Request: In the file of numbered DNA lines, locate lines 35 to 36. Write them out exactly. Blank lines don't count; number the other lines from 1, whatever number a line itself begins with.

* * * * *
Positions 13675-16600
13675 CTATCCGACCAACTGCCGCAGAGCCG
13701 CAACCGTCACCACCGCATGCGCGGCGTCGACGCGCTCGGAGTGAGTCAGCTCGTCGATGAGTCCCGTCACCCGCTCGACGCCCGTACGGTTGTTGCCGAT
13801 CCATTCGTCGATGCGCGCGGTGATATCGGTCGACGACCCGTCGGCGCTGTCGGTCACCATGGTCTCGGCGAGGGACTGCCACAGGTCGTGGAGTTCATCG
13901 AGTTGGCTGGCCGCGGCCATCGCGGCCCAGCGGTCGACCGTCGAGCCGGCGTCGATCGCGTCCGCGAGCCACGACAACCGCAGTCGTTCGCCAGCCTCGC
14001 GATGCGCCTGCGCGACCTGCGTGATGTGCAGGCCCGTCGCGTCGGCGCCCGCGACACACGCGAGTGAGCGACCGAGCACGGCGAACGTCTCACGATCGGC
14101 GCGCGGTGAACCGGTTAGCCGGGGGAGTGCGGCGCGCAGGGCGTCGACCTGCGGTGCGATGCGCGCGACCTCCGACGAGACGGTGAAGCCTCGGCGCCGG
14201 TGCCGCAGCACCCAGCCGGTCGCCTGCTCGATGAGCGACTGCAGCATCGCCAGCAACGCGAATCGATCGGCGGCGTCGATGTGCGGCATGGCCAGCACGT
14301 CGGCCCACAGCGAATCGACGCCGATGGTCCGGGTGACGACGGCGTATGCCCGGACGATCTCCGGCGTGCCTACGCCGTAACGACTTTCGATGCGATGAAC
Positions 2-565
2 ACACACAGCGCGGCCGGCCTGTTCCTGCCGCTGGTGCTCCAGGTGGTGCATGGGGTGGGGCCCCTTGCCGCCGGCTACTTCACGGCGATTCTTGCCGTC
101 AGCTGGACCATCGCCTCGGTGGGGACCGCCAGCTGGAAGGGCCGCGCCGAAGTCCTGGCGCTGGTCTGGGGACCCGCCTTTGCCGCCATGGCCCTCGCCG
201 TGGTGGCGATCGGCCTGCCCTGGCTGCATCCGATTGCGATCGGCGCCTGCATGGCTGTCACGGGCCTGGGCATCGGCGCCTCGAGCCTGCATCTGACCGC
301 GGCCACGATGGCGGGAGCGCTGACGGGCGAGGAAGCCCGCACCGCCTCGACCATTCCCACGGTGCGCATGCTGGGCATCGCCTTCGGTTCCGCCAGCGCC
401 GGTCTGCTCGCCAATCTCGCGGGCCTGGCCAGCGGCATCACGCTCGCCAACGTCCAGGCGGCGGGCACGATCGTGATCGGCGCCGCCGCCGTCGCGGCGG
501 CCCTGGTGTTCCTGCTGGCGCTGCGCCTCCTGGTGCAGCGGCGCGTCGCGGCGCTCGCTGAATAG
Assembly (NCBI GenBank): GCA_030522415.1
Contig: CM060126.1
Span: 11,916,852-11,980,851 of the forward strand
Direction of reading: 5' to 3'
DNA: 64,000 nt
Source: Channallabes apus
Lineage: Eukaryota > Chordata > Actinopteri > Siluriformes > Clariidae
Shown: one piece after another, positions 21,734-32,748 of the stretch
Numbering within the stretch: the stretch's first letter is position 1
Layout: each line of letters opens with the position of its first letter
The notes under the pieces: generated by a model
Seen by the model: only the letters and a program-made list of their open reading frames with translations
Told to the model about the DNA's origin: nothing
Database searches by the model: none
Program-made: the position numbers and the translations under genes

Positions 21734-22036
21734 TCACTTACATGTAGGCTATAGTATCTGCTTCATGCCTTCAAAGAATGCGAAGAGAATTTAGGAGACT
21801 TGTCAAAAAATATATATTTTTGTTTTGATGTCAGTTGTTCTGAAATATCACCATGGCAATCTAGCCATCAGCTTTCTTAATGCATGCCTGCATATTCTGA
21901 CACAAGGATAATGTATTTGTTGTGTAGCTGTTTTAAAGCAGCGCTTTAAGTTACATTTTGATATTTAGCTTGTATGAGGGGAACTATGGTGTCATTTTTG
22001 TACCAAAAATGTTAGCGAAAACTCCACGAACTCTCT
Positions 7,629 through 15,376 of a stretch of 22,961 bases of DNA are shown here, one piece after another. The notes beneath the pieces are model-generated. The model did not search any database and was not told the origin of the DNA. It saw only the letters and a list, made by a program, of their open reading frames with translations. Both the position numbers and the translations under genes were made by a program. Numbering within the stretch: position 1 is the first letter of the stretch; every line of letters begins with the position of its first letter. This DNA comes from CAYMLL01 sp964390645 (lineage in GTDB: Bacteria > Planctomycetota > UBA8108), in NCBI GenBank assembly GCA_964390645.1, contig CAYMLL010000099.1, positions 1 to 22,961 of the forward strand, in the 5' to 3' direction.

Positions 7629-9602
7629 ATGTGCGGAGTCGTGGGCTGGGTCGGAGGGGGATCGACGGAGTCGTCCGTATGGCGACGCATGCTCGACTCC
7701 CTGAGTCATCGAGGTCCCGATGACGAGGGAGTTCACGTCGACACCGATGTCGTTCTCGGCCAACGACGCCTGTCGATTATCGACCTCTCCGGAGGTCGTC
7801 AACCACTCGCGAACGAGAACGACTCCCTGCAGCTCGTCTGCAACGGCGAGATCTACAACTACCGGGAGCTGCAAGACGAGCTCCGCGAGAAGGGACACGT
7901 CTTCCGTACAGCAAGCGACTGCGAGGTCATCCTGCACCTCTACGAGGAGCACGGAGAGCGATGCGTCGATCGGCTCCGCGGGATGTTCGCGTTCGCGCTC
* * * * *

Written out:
21901 CACAAGGATAATGTATTTGTTGTGTAGCTGTTTTAAAGCAGCGCTTTAAGTTACATTTTGATATTTAGCTTGTATGAGGGGAACTATGGTGTCATTTTTG
22001 TACCAAAAATGTTAGCGAAAACTCCACGAACTCTCT